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Cubs 7, Cardinals 2: Walkathon

The Cubs blew this one open with patience at the plate as well as a few long balls.

Photo by David Banks/Getty Images

Maybe some of you don’t read, or maybe you skim, the pitcher writeups I provide in each day’s game preview.

I’m bringing this up today because I think I nailed this one regarding Cardinals starter John Gant:

... walks have been his downfall. He’s walked 37 this year, 6.1 per nine innings. The 37 walks in 54⅔ innings leads the major leagues. Thus I would recommend that the Cubs be patient hitters tonight.

And that’s exactly what the Cubs did in a 56-pitch second inning. They drew five walks in the inning, all but one scored, and that helped lead the Cubs to a 7-2 win over the Cardinals before a packed house of 39,095 at Wrigley Field, the team’s fourth straight win.

Kyle Hendricks made fast work of the Cardinals in the first inning, but served up a leadoff home run to Nolan Arenado in the second.

That’s when the Cubs got to work... watching Gant pitches go by. After Anthony Rizzo lined to short to lead off the inning, Willson Contreras drew a walk.

Ian Happ gave the Cubs the lead [VIDEO].

Here’s a different sort of view of Happ’s blast [VIDEO].

The Cubs weren’t done walking, though. Jason Heyward walked on a 3-2 pitch. Sergio Alcántara also drew a free pass, and then Gant walked Hendricks to load the bases, just the 10th base on balls Hendricks has been issued in 367 career plate appearances.

After Joc Pederson popped into short center, Kris Bryant drew the fifth walk off Gant, forcing in the third run. That was it for Gant, who threw 65 pitches, only 31 of which were strikes.

The first batter to face Cardinals reliever Jake Woodford was Javier Báez.

He didn’t walk [VIDEO].

That made it 4-1, and Rizzo, at the plate for the second time in the inning, made it 5-1 [VIDEO].

Contreras popped into short left to end the inning, and here’s the inning summary:

Often, pitchers who have long times in between innings — and Hendricks also rounded the bases, though slowly, one base at a time, immediately gave the Cardinals one of those runs back, on a homer by Paul DeJong. A pinch single and a walk put the tying run at the plate, but Hendricks ended the inning with a fly to center and a fielder’s choice.

The Cubs went to work to increase their lead in the bottom of the third. With two out, Alcántara sent a ball into the seats [VIDEO].

In 29 at-bats as a Cub, Alcántara has nine hits, seven for extra bases (two doubles, three triples, two home runs). The rap on him in Detroit was that he was an excellent fielder who couldn’t hit. 29 at-bats is a very small sample size and I certainly wouldn’t expect a .763 slugging percentage from him for very long, but if Alcántara can even hit modestly well he’s an absolute steal — just 24 years old, a switch-hitter, can play second base and shortstop and a little bit of third base as well.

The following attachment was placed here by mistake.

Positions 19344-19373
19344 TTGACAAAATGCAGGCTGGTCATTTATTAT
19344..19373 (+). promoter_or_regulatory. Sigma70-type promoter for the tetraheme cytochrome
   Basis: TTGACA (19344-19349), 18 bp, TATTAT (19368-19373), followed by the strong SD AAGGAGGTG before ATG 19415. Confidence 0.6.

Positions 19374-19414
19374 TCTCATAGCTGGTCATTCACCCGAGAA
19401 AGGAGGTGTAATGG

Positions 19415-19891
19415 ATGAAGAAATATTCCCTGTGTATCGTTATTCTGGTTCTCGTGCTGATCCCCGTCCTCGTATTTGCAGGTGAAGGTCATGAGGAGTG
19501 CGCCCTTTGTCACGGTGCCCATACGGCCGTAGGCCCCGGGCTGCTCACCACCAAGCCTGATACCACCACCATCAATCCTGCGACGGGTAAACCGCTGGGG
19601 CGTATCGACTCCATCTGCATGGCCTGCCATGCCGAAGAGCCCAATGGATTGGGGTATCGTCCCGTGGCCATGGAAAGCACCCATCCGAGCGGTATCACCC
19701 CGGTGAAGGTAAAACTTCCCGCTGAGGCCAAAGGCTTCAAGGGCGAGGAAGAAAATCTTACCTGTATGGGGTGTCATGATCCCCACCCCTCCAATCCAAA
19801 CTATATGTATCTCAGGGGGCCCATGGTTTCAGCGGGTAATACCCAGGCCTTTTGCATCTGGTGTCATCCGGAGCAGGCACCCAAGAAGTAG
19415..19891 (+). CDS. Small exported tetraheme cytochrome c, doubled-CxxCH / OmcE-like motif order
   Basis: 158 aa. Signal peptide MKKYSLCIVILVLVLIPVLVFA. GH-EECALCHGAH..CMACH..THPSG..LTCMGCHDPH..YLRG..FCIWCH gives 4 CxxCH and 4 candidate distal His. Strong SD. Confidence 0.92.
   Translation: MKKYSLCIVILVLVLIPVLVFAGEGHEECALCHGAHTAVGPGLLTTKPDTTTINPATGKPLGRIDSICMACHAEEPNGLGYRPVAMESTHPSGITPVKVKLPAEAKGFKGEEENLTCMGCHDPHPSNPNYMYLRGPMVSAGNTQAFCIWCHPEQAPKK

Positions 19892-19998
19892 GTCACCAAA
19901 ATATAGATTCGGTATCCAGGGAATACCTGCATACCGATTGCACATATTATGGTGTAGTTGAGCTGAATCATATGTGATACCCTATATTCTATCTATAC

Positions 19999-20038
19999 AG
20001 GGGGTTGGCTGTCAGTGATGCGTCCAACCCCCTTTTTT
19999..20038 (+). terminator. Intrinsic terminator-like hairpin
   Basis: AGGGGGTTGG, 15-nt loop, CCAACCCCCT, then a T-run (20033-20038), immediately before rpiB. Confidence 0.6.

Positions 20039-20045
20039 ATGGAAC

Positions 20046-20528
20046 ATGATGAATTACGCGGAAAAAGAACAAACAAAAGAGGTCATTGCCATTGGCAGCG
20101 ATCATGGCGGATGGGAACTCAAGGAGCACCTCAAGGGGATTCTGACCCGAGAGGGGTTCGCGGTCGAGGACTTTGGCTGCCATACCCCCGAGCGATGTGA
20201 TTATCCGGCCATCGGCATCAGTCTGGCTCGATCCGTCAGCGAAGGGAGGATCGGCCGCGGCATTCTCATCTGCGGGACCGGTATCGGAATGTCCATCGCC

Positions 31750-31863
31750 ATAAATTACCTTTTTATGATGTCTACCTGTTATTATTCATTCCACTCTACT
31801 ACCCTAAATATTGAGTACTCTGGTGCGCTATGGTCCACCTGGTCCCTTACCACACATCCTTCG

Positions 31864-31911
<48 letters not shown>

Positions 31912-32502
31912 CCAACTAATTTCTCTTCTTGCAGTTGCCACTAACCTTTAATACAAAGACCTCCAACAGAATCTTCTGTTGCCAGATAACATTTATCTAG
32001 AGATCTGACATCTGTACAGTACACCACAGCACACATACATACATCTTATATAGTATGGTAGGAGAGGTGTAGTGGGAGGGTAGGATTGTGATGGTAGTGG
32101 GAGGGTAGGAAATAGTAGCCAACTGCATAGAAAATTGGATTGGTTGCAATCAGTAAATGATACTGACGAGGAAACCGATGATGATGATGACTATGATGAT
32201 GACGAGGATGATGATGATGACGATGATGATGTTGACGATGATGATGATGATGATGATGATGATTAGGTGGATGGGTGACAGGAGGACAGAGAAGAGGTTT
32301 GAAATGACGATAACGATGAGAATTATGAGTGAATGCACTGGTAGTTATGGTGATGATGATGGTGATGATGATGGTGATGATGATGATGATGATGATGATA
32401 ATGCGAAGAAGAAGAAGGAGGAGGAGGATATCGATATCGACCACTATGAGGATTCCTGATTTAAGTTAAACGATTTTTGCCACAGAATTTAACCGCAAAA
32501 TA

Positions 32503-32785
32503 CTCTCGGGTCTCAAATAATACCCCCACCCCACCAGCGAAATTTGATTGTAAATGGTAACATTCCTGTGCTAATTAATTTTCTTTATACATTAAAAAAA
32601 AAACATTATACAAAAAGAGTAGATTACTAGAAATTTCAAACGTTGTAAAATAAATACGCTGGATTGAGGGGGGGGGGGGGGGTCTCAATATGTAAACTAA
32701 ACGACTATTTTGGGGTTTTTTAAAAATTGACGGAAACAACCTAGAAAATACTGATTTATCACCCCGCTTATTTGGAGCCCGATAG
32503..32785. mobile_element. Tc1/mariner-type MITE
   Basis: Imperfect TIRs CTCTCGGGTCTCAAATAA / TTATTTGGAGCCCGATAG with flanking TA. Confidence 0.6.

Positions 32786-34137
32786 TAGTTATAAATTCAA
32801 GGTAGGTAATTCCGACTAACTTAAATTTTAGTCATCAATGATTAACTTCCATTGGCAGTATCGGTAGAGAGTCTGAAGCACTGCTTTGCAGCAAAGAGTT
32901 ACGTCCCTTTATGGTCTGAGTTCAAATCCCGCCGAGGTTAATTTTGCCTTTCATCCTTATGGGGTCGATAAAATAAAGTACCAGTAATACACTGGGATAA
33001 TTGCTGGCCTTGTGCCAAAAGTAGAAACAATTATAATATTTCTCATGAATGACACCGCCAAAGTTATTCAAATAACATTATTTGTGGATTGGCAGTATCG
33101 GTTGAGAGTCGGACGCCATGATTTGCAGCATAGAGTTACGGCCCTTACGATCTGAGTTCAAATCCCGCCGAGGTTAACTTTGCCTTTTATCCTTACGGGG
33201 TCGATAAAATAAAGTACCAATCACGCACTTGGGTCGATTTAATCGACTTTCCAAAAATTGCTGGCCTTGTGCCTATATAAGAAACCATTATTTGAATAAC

The Cubs added one more run in the fifth courtesy of Pederson [VIDEO].

Fun Joc HR fact:

Hendricks completed six innings, allowing just three hits, a walk and two runs. He retired the final 11 Cardinals he faced. It was one in a series of solid outings for Hendricks, who after a disastrous April now has a 3.12 ERA and 1.173 WHIP over his last eight starts covering 52 innings, with just seven walks in those eight starts. Those ERA and WHIP numbers are just about right on Hendricks’ career averages (3.21 and 1.121) and though the home runs are a bit concerning, at least he’s allowing them with the bases empty. Of the 19 homers Kyle has allowed this year, 13 are solo shots.

Fergie Jenkins used to say he didn’t necessarily mind allowing home runs, as long as there was no one on base. Fergie allowed 484 home runs in his Hall of Fame career, 310 (64 percent) with the bases empty. (No, I’m not saying Hendricks is as good as Jenkins was, only that he seems to be managing the home runs well enough.)

Anyway, the Cubs bullpen continued its usual stellar work with Dan Winkler (scoreless seventh) and Andrew Chafin (scoreless eighth). It’s now that I can open the complaint department door just a smidge, because just-recalled Trevor Megill was given the ninth inning. Two walks and a single loaded the bases with two out. Well, after the second walk it was a save situation, so Craig Kimbrel was summoned.

It took Kimbrel just three pitches to nail down his 17th save. Here’s the last out [VIDEO].

The Brewers also won Saturday, so the Cubs remain tied with Milwaukee for first place in the NL Central. The win raised the Cubs’ record to a season-high 10 games over .500 at 37-27 and oh, look, there are the Cubs and Brewers tied for the third-best record in the NL, surpassing the Padres (37-29) and just one game behind the Dodgers (38-26). Since dropping a pair in Cleveland May 11-12, the Cubs have the best record in the NL at 20-8. The Cubs’ current .578 winning percentage is roughly equivalent to a 94-win season.

The 39,095 at Wrigley Saturday wasn’t quite a sellout, but it was the largest announced crowd at the ballpark since September 21, 2019, when 40,071 filled the yard, also against the Cardinals.

The Cubs will go for the series sweep Sunday evening at Wrigley Field. Zach Davies will start for the Cubs and Carlos Martinez is scheduled to go for the Cardinals. Game time is 6:08 p.m. CT and this game will be the Sunday Night Baseball game on ESPN.